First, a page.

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AB 1346: California Moves to Ban Small Gas-Powered Engines

by kirkcoburn
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California Governor Gavin Newsom signed a bill in October 2021 that means new small off-road engines (SORE) must be zero-emission by 2024. CA AB 1346 comes with $30 million in funding meant to aid this transition somehow.

California Assemblywoman Lorena Gonzalez, one of the authors of the bill, said:

 “Small gas engines are not only bad for our environment and contributing to our climate crisis, they [can cause various] health issues for workers who use them.” She went on to say, “It’s time we phased out these super polluters.”

But small business owners in the state are disturbed. Residents worry about the additional load this will put on their already inadequate energy grid. If you read our previous piece about lithium mining and the tolls it places on the environment, you know energy storage has significant social and environmental risks.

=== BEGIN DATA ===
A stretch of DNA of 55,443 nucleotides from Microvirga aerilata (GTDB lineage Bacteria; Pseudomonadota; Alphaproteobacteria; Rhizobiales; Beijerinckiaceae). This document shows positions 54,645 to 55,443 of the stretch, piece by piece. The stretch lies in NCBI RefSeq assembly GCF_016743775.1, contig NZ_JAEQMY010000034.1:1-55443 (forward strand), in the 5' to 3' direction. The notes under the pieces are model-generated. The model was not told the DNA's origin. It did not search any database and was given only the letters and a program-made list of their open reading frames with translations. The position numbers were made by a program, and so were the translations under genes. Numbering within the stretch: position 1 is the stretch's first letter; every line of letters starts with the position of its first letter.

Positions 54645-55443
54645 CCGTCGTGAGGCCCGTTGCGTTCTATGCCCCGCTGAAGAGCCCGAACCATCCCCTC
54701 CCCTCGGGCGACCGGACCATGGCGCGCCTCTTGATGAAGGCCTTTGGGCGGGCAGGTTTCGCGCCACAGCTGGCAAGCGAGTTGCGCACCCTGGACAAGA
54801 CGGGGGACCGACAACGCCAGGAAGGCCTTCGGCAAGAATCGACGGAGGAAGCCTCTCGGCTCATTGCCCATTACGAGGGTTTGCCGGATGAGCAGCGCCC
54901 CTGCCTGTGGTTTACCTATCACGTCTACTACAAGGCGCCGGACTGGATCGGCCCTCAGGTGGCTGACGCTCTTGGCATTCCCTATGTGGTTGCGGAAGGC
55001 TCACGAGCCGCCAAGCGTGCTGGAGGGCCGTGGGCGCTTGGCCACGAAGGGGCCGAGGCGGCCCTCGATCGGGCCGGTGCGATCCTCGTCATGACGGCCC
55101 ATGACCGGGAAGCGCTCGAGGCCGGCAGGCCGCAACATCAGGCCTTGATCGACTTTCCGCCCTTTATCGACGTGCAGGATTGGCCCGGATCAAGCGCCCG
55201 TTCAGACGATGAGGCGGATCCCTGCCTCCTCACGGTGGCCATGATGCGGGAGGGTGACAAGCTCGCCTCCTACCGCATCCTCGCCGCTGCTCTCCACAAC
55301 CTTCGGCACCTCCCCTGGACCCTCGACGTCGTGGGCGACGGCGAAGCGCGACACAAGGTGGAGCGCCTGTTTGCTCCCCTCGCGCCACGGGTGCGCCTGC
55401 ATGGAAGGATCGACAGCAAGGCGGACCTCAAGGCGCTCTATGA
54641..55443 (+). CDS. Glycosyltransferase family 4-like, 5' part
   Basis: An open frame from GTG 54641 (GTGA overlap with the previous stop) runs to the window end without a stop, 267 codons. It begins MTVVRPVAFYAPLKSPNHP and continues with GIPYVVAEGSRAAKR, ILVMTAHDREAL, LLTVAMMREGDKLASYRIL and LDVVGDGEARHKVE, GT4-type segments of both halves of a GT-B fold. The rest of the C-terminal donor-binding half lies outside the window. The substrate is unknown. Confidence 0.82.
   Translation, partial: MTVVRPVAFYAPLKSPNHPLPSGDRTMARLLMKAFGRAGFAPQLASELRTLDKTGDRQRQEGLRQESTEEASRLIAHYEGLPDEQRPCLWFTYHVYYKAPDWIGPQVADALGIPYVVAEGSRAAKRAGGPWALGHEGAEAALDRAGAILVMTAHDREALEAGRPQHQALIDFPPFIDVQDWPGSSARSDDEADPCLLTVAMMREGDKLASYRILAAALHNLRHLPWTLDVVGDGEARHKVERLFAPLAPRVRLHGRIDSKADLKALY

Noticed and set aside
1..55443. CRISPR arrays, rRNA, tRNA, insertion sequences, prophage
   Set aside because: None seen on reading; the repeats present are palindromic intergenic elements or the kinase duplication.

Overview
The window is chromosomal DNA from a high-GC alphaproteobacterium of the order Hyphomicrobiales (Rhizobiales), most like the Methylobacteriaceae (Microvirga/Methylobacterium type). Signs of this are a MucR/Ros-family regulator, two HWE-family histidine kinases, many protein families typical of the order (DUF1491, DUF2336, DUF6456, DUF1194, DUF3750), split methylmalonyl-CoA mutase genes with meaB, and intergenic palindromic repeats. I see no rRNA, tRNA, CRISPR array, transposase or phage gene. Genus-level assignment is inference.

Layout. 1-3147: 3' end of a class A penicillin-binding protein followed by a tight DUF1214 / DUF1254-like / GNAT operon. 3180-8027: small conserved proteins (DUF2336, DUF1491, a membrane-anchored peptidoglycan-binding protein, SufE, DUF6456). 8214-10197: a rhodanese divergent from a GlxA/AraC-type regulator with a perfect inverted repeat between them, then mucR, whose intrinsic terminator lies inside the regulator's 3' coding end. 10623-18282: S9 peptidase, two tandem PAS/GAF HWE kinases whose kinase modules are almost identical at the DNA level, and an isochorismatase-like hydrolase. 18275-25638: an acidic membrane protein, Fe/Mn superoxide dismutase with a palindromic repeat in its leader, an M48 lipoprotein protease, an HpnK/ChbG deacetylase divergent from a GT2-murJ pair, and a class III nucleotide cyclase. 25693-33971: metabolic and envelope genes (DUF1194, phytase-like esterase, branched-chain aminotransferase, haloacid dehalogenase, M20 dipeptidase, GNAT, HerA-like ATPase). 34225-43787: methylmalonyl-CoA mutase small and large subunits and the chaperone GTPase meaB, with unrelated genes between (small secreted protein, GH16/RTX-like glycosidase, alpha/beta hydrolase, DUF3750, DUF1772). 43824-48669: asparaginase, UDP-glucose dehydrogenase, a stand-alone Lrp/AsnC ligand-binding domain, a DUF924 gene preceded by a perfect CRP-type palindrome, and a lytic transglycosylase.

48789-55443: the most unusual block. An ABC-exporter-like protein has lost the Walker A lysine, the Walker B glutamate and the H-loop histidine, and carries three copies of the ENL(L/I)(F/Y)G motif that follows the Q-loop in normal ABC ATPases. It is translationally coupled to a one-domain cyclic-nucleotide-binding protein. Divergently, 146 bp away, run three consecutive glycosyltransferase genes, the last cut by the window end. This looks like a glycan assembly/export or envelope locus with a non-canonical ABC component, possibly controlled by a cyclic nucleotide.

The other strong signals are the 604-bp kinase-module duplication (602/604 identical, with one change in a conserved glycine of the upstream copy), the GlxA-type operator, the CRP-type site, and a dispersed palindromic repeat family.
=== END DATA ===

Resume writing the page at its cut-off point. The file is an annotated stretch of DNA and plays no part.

Today, we’ll cover the list of equipment meant to be affected by the ban and some manufacturers’ reactions to it. California is currently ranked as the fifth-largest economy globally — greater than Great Britain or India, as examples — so this will be a key issue for equipment manufacturers moving forward if they want to do business with consumers in the Golden State.

The SORE List of Items to Be Banned

Per the California Air Resources Board (CARB, a division of the California EPA), “Small Off-Road Engines (SORE) are spark-ignition engines rated at or below 19 kilowatts.” Equipment in this category includes any small, gasoline-powered engines used in off-road equipment, specialty tools, and lawn care/landscaping equipment.

Familiar examples of SORE include:

  • Lawnmowers
  • Leaf blowers
  • Chainsaws
  • Snowblowers
  • Weed eaters 
  • Private generators